....and no, I don't mean the St. Louis Blues.  As of today, we still do not know if there will be a 2012-2013 NHL season.  The NHL team owners and the players are in disagreement over a couple of issues including player reduction in salary and player contract terms.  Due to the increase in "big" contracts being handed out to players, for example Zach Parise's contract of $98 million over 13 years, the owners want to limit the number of years in a contract to a maximum of 5 years.  Yesterday key NHL stars flew into Toronto to have another meeting with the NHL team owners.  If these issues do not get worked out by September 15, there will be a NHL "lockout".
  This would not only be a huge bummer to avid hockey fans everywhere, it would also affect some of our plans for our NYC trip.  Last year we saw the NY Rangers in Madison Square Garden.  This year we were planning on seeing both the New Jersey Devils and the NY Islanders while we are in the Big Apple.  One of the items on our "Bucket List" is to see at least half of all NHL teams play a game in their home stadiums.  In my next post I will blog about the NHL home games we've seen so far in our quest to check off another item from our "Bucket List".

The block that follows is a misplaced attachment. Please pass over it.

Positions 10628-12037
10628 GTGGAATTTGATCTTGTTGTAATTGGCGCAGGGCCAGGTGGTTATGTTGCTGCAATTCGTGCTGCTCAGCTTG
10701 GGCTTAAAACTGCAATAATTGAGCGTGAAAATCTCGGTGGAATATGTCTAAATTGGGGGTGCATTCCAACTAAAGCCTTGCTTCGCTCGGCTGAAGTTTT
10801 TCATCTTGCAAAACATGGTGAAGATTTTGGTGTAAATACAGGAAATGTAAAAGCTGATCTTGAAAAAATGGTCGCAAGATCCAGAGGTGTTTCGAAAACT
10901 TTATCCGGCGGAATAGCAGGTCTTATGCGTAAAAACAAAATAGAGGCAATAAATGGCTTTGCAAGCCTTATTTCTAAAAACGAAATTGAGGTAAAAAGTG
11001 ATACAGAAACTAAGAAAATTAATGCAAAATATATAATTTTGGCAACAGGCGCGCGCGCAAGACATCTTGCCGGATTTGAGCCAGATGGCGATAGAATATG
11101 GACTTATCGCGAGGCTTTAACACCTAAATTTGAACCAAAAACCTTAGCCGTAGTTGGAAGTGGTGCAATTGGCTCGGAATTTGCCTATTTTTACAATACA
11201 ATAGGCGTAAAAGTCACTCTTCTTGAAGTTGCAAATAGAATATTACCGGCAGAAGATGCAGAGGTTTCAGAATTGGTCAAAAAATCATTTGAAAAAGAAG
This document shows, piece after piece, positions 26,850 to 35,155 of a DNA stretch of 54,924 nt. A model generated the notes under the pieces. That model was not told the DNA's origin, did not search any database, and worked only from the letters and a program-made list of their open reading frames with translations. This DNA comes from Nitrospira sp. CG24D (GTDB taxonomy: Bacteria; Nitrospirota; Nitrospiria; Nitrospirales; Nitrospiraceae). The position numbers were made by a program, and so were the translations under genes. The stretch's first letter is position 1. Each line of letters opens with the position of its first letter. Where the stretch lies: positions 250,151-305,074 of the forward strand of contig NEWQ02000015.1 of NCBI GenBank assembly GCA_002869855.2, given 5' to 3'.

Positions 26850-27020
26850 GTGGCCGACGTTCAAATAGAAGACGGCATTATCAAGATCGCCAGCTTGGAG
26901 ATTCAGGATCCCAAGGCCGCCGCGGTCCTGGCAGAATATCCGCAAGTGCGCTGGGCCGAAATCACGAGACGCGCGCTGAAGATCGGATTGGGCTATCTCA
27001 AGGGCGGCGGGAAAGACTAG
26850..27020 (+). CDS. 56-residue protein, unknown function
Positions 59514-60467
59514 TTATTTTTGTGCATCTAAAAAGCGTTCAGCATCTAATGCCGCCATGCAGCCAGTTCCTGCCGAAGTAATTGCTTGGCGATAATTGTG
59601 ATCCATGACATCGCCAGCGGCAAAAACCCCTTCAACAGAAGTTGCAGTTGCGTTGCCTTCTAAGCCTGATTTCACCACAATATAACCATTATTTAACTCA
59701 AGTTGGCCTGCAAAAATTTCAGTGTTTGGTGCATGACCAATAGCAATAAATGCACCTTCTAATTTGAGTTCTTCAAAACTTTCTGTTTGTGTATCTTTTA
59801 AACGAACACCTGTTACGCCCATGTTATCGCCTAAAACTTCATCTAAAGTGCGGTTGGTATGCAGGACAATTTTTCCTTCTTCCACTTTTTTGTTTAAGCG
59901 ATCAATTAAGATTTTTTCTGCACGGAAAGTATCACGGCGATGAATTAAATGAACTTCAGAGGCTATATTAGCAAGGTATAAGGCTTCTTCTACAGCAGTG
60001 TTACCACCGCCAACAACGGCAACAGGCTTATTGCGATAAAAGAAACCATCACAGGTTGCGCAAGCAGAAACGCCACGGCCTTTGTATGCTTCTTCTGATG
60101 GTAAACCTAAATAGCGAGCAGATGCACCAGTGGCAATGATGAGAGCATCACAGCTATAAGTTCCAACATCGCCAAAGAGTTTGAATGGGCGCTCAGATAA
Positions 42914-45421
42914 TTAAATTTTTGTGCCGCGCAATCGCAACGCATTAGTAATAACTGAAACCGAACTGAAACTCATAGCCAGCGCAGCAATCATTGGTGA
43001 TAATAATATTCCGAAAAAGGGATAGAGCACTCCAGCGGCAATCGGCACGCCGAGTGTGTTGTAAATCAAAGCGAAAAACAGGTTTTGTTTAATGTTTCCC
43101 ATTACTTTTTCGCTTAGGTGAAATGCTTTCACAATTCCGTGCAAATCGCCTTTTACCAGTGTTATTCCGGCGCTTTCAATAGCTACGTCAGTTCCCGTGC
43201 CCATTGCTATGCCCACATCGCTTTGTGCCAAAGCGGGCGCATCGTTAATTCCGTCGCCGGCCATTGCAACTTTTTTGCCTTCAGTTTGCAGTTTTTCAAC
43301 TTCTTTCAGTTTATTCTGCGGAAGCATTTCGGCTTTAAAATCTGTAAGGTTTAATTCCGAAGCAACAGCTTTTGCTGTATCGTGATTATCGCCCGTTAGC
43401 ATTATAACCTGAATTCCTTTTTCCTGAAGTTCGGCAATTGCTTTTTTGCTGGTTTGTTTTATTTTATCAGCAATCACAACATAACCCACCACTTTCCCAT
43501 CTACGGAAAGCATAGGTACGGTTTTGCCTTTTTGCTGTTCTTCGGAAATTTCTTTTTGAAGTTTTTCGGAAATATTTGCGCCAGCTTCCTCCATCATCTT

Saturday, August 11, 2012

My Short List for New York City